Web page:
Feathery invasive losing battle at South Surrey’s Serpentine Fen

Feathery invasive losing battle at South Surrey’s Serpentine Fen

Eradication efforts leading to ‘dramatic’ reduction in South American intruder

Four years after it launched, an effort to eradicate an invasive aquarium plant from South Surrey’s Serpentine Fen “seems to be working,” according to the area’s caretakers.

“We’ve seen a decline in the total area” affected by parrot’s feather, Ducks Unlimited Canada conservation programs specialist Matt Christensen said this week.

Parrot’s feather (myriophyllum aquaticum) is a dense plant with feather-like foliage. Native to South America, it was found in the Serpentine Wildlife Management Area – located between Highway 99, King George Boulevard and the Serpentine River – in 2014. It’s believed it was introduced into the fen through someone dumping the contents of an aquarium.

By the time it was discovered, it had already invaded to the point that “a big dense green mat” covered the fen’s east marsh, Christensen told Peace Arch News. And without sunlight getting through, the wetland was basically suffocating, threatening the habitat and rich foraging grounds that millions of waterfowl depend on to refuel during migration.

Given it spreads “easier than blackberry,” simply pulling the plants out was not an option.

So that first summer, DUC – which is responsible for managing the South Surrey WMA – initiated a plan to reclaim the marsh by taking advantage of drought conditions to conduct a “drawdown” of the wetland. The hope was that the draining would render the marsh unfriendly to the aggressive intruder.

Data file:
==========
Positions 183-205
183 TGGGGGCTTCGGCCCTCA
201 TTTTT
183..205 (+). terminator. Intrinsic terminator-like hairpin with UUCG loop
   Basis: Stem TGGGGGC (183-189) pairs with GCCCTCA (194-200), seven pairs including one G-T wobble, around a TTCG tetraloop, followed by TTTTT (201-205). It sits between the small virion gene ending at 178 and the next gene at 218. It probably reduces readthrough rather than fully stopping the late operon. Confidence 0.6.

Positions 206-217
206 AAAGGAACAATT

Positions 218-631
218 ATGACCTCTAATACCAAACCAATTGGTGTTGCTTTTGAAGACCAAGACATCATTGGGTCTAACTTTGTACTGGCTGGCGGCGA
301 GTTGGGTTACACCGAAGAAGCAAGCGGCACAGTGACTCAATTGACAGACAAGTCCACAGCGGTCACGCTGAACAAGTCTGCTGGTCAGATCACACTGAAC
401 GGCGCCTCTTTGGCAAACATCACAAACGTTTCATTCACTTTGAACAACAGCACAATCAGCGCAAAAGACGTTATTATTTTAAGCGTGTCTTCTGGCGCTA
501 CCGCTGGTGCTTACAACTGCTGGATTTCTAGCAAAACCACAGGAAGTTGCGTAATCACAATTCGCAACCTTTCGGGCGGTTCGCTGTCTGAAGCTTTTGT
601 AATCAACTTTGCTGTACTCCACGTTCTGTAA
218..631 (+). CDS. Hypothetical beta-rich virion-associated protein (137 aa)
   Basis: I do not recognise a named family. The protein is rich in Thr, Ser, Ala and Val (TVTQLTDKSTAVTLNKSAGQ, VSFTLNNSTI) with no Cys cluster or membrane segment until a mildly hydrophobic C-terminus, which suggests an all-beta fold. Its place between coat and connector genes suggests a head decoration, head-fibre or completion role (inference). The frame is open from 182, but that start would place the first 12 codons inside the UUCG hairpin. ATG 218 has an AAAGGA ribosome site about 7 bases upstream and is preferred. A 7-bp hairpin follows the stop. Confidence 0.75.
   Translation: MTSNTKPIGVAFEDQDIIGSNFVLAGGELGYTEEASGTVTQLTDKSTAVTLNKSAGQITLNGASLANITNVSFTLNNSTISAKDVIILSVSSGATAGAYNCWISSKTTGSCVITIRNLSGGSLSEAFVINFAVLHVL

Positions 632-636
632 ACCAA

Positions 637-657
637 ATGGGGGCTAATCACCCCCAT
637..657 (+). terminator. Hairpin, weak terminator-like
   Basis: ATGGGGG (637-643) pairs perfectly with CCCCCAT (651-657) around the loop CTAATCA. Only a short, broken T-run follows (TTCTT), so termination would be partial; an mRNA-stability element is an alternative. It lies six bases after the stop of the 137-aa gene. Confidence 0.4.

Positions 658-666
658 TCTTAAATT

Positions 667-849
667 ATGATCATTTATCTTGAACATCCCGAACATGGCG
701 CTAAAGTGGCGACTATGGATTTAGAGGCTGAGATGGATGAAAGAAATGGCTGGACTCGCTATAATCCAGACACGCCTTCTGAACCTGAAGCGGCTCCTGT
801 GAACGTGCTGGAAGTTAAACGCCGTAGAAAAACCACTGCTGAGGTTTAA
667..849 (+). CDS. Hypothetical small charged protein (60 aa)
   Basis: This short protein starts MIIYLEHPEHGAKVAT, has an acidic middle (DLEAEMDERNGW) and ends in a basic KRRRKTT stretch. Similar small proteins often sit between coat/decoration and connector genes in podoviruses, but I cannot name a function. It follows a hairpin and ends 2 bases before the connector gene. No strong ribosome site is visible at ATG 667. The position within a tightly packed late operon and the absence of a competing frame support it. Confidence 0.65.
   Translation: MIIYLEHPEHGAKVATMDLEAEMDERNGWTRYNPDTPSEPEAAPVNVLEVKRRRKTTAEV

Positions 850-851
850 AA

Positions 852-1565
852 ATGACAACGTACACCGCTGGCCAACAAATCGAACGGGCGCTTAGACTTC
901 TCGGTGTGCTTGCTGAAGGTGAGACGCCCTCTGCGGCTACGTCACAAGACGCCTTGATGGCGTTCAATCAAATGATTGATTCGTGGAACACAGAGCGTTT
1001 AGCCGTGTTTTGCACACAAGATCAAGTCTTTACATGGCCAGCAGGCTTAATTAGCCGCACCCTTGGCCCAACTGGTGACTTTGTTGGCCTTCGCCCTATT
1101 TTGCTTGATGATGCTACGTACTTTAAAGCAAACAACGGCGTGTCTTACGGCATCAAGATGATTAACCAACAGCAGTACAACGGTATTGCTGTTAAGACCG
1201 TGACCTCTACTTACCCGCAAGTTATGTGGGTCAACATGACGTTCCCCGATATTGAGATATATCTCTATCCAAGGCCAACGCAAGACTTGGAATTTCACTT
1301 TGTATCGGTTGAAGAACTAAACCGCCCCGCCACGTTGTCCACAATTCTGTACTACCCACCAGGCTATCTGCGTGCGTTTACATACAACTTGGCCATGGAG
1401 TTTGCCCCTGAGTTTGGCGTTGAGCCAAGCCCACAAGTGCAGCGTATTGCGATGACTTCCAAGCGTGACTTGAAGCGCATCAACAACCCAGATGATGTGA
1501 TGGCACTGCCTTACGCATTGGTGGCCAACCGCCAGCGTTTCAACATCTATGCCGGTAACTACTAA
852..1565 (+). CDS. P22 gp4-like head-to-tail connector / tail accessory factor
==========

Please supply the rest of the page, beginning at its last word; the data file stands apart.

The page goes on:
READ MORE: Feather’s touch at Serpentine lamented

In the years since, a pump that had been used to help maintain the water levels has simply not been turned on, Christensen said, creating the same “drawdown” effect.

Christensen acknowledged the results, to anyone not in the loop, may leave the impression that the fen has “silted up,” as one PAN reader noted earlier this month, in an email expressing concern the WMA is “returning to a field.”

“It might not look as healthy because it’s not as wet,” Christensen said.

However, the “drawdowns” have actually benefited native plants such as smartweed (Polygonum punctatum), a peppery edible which Christensen described as “a waterfowl super-food.”

It “has started to regenerate…due to the change in conditions,” he said.

PAN first reported on the presence of parrot’s feather at the Serpentine Fen three years ago, when Ducks Unlimited Canada officials shared details of its impact during a public event to unveil signage for the Wildlife Management Area’s 30th anniversary.

At that time, officials predicted a need for “something more dramatic” than draining the wetland. However, patience with the process appears to have paid off.

Wednesday, DUC conservation specialist Megan Winand told PAN she has noticed a dramatic reduction in the presence of the invasive in the past year. A survey in 2017 showed it was an extensive problem across the east marsh, but this year, “we had a hard time to find it,” she said.

But that doesn’t mean they can let their guards down, she said.

“Even if you think you’ve eradicated (it), you still need to be out there looking for it,” Winand said, noting ongoing monitoring will continue.

“You’re never really done with invasives.”

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Conservation specialists Matt Christensen and Megan Winand talk about efforts to eradicate parrot’s feather from the Serpentine Fen, during a visit to the South Surrey site Nov. 28. (Tracy Holmes photo)

Conservation specialists Matt Christensen and Megan Winand talk about efforts to eradicate parrot’s feather from the Serpentine Fen, during a visit to the South Surrey site Nov. 28. (Tracy Holmes photo)

Parrot’s feather.

Parrot’s feather.

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